Shabazz Palaces, Lese Majesty

Nate Patrin

By Nate Patrin

on 07.29.14 in Reviews

Ishmael Butler, the vocal force behind Shabazz Palaces, traffics in a strain of Afrofuturism that refuses to jettison the past or charge headlong into tomorrow. A quiet survivor who first gained acclaim as a member of the ’90s hip-hop trio Digable Planets, Butler is too grounded and skeptical to be utopian, yet too self-assured for dystopia, and Lese Majesty is the clearest statement yet from abstract hip-hop’s calmest bomber. The album has all the heady info-overload you’d expect from something debuted at the Pacific Science Center Laser Dome, but it is grounded in a rich space between tradition and iconoclasm.

The clearest statement yet from abstract hip-hop’s calmest bomber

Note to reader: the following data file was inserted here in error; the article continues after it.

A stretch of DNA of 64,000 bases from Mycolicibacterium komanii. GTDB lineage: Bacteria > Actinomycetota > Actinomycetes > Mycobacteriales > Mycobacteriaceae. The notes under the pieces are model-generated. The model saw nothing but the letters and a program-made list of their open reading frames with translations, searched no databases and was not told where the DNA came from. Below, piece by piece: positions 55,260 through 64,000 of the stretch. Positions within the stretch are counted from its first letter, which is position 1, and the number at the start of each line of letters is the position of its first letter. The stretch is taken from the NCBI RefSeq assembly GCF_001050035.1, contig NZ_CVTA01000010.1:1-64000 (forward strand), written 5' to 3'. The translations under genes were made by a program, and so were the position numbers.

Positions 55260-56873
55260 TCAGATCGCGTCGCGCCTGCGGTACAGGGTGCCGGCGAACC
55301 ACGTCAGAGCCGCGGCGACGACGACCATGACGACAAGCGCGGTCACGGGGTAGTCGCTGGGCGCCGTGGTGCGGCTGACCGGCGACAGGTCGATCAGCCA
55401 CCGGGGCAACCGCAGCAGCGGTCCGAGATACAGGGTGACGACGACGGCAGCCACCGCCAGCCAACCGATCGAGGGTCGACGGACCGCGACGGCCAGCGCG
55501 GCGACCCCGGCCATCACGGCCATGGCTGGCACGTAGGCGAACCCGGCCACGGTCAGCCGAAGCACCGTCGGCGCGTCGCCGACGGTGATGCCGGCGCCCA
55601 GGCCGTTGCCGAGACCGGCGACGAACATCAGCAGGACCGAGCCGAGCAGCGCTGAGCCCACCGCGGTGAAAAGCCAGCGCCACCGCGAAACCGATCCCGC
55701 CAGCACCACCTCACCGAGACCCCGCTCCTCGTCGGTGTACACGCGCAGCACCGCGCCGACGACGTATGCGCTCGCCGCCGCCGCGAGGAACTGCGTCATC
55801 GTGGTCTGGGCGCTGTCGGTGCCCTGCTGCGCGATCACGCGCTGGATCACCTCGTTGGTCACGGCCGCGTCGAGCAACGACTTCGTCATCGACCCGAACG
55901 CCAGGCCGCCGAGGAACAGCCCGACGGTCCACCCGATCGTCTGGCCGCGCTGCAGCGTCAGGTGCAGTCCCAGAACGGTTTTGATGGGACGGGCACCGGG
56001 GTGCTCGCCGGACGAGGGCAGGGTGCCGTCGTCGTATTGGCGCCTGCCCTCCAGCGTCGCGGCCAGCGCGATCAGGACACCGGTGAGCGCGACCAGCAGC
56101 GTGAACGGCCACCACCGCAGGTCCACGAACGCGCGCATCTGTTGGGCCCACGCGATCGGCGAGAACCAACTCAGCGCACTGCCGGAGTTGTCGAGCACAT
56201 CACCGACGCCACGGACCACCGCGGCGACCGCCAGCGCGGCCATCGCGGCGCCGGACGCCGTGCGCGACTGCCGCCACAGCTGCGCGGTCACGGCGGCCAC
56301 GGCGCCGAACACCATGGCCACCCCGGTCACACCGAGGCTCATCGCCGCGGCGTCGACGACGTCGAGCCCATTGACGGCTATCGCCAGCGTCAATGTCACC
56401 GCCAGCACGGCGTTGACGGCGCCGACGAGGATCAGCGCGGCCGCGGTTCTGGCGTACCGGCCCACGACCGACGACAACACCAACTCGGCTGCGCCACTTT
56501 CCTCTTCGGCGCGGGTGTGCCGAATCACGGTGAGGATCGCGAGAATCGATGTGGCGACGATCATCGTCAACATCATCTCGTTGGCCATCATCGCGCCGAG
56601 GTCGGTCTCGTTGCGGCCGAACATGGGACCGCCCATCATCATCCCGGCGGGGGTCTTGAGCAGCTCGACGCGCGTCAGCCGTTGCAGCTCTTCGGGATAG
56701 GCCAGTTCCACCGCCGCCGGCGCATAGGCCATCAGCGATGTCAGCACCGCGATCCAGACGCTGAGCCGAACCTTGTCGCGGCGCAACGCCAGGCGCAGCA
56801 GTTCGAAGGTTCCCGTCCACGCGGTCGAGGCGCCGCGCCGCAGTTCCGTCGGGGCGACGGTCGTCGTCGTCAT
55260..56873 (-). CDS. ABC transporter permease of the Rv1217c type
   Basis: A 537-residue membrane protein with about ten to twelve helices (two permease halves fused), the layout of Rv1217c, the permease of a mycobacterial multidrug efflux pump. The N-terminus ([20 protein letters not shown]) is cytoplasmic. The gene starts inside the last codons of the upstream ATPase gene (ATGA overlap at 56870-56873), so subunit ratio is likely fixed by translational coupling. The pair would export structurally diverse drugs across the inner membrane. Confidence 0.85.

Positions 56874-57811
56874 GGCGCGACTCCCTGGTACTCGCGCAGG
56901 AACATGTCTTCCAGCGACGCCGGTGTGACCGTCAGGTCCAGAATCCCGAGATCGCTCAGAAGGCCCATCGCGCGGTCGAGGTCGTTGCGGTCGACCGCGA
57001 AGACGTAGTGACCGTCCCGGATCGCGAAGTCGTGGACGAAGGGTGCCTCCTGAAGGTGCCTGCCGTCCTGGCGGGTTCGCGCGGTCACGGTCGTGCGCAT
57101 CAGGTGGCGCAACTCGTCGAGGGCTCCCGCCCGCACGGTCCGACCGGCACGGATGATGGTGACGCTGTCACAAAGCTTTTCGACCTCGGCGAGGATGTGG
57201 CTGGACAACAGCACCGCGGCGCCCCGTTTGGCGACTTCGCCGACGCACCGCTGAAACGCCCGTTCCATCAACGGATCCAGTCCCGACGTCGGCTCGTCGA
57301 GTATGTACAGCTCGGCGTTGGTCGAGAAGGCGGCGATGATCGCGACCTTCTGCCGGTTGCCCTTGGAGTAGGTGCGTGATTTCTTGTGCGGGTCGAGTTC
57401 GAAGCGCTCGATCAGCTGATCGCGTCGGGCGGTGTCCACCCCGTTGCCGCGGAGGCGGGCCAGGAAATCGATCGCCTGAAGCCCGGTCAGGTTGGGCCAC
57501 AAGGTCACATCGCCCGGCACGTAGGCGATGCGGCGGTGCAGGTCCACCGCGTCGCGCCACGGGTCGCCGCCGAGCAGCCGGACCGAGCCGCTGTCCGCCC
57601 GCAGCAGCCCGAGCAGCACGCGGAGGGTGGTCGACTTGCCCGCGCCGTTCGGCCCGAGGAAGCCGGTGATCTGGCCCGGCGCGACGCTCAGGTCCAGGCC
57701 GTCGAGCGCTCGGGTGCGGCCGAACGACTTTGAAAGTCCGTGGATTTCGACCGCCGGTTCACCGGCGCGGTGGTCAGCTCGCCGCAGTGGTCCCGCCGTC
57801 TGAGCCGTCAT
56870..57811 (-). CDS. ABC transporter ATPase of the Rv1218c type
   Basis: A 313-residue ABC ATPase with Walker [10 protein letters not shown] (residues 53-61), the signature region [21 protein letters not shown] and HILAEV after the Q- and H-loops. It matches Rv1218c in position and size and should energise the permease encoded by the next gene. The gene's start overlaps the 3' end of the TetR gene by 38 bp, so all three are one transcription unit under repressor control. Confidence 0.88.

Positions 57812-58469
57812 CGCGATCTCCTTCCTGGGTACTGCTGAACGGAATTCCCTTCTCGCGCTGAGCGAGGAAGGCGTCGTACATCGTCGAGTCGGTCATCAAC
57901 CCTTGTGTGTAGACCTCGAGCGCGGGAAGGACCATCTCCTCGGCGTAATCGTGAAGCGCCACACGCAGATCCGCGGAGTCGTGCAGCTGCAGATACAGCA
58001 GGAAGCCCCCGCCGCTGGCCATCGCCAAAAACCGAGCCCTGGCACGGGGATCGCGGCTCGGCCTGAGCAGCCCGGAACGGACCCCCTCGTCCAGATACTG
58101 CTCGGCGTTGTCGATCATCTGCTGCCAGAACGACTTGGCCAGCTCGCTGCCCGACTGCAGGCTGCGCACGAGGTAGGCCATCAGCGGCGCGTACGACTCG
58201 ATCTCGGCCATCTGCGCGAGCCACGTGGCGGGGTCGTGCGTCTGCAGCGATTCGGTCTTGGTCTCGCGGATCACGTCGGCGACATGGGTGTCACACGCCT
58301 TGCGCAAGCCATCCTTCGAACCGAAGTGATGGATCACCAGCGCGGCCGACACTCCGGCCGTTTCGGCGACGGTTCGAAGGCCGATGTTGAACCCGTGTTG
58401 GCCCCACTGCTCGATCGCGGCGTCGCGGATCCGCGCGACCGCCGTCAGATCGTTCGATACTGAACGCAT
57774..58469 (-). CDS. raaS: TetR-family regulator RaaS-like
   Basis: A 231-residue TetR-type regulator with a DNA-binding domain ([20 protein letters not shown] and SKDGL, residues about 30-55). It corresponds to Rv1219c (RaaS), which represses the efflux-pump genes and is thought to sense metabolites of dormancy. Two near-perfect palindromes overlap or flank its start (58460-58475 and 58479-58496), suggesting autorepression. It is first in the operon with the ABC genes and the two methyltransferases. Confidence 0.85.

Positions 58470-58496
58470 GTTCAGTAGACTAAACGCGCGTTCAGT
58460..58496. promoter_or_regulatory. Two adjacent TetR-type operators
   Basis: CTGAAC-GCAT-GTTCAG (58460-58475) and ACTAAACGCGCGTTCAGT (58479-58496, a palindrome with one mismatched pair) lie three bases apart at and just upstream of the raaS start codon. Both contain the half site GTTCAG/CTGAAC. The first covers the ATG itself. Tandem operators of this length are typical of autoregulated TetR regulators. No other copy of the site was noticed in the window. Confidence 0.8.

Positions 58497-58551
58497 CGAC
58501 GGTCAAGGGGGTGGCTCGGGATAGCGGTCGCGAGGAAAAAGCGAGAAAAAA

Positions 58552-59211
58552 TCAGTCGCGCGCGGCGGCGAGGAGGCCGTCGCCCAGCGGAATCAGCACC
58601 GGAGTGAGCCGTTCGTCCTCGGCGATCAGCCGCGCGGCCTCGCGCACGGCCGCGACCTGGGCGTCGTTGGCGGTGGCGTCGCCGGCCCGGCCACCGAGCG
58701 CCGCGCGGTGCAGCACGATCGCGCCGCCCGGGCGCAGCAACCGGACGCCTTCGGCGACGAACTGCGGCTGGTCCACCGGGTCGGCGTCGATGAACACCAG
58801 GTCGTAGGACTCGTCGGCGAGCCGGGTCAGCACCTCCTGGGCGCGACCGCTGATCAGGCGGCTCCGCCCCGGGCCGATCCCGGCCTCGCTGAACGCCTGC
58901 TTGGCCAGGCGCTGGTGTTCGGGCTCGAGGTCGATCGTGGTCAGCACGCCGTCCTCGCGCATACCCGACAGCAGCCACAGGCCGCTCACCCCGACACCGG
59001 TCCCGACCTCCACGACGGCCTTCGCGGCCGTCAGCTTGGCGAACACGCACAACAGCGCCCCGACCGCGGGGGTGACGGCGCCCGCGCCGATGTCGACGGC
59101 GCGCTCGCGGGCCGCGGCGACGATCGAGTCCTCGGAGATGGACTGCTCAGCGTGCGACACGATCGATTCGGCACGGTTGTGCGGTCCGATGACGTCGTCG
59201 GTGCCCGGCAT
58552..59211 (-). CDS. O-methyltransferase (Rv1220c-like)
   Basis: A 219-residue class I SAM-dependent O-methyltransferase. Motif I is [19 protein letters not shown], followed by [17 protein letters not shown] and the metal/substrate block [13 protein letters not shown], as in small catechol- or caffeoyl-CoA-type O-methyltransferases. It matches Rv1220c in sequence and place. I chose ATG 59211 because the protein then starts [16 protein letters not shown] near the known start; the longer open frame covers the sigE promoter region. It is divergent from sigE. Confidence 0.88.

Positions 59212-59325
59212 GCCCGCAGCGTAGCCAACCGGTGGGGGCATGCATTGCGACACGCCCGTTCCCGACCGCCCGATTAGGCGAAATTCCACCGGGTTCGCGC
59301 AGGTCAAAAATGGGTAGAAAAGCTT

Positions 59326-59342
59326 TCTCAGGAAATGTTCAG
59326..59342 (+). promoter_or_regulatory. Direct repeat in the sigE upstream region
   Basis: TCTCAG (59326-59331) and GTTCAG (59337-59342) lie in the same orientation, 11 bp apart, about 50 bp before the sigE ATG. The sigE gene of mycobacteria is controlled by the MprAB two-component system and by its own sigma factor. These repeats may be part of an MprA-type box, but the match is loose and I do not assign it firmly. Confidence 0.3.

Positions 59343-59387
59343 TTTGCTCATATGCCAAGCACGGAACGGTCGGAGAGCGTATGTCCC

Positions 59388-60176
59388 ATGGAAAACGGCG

Organized into evocatively named thematic suites (“The Phasing Shift”; “Pleasure Milieu”; High Climb to the Gallows”) yet infused with blink-and-you’ll-miss-it flashes of vivid ideas, the album both rounds out and streamlines Palaces’ sound. As a lyricist, Palaceer Lazaro interweaves familiar signifiers, hustler truisms and pop-culture namedrops into deeper meanings with layers upon layers. On “#CAKE” — which, per the opening refrain, Butler both has and eats — Baba Maraire’s beats swirl around and subsume Lazaro’s voice, so that he hides in plain sight. The album coalesces into gorgeous boomin’-system ambient (“Dawn in Luxor,” “Noetic Noiromantics”) and spot-welded 808 funk (“Forerunner Foray,” “The Ballad of Lt. Maj. Winnings”) that wraps spacious, melodic and percussive minimalism around a dense core of bass. A deep meditation that’s finely tuned and humane, Lese Majesty manages to be both insightful and enigmatic while still blowing your hair back.